It’s almost as if nothing but Jerome Powell’s words matter in markets right at this moment.
In looking at the data, it’s kind of true. The correlation between Bitcoin and the S&P 500 over the past year was plotted. The results showed that the correlation has increased over time. This really does shoot down talk of the “inflation hedge” narrative that proved so popular during the pandemic.
But shouldn’t correlations fall with time? But not really. Look back at 2017, and consider the crypto landscape’s texture. It was still a niche asset; it was only beginning to get covered in the mainstream – and certainly nowhere near the level of digital ink that is spilled over it these days.
It is now owned by public companies. This summer, I went to El Salvador and purchased goods with it. These are amazing developments in comparison to just a few short years ago. Bitcoin is now mainstream.
And being a mainstream financial asset – and one that is substantially further out on the risk spectrum – it will indeed be influenced by the market.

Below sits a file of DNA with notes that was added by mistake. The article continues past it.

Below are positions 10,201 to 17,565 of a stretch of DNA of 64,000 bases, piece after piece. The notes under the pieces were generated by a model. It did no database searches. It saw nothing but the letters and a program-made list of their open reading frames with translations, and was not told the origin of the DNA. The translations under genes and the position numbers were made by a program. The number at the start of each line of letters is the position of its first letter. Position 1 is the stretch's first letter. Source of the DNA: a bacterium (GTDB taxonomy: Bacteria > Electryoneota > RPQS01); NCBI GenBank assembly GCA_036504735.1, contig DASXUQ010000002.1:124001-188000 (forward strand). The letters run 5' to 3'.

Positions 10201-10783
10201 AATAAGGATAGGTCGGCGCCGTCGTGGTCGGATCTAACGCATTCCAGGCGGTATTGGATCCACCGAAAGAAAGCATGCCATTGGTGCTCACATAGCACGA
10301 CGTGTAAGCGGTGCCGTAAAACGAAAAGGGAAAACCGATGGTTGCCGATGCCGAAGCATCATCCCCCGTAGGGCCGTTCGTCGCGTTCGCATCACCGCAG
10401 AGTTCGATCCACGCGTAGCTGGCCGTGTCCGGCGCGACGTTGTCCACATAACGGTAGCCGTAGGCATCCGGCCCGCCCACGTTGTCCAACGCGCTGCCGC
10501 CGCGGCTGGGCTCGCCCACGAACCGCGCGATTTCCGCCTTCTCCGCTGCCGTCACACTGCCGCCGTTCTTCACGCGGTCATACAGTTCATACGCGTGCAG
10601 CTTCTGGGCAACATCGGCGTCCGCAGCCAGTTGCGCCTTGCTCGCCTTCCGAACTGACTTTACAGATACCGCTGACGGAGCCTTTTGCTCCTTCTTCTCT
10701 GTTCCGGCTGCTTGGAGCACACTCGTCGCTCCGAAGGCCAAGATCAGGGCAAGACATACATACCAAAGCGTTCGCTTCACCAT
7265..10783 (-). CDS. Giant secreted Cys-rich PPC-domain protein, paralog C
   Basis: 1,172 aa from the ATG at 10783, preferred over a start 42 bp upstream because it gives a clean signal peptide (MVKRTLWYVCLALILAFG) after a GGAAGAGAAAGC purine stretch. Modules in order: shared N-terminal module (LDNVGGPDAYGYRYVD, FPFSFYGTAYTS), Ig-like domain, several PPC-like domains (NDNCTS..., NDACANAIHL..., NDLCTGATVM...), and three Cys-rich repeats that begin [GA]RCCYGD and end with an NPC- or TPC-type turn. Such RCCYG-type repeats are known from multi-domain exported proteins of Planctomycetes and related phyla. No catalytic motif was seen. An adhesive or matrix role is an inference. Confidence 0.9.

This correlation is at all-time highs, and it has been moving in lockstep to the stock market. What caused the upward shift? The interest rate environment is completely different.
Inflation has exploded after a decade with historically low interest rates. This is due to the incessant printing of money and the stimulus spending that was made through the pandemic. To rein in inflation, central banks in the US have had to raise interest rates, with the Federal Reserve leading the charge.
Nothing sucks liquidity out of a market more than rising interest rates, and this is particularly true for high risk assets, such as tech stocks, which discount cash flows back to the present – discount rates which are now measurably higher.
And so – and this is something that is frequently overlooked – Bitcoin is now in a bear market while the wider market is too. Bitcoin is now experiencing a macro environment that is not saturated with quantitative easing and basement-level interest rates. This is the first time Bitcoin has ever experienced this. And it’s creaking at the knees – just like every other financial asset is.
Crises lead to increased correlations. When there is a flight from quality, sellers will be indiscriminate. They seek liquidity and take defensive positions. Cash reserves also rise. Bitcoin is currently experiencing that for the first time ever in its history.
This context explains why it’s no surprise that correlations have risen.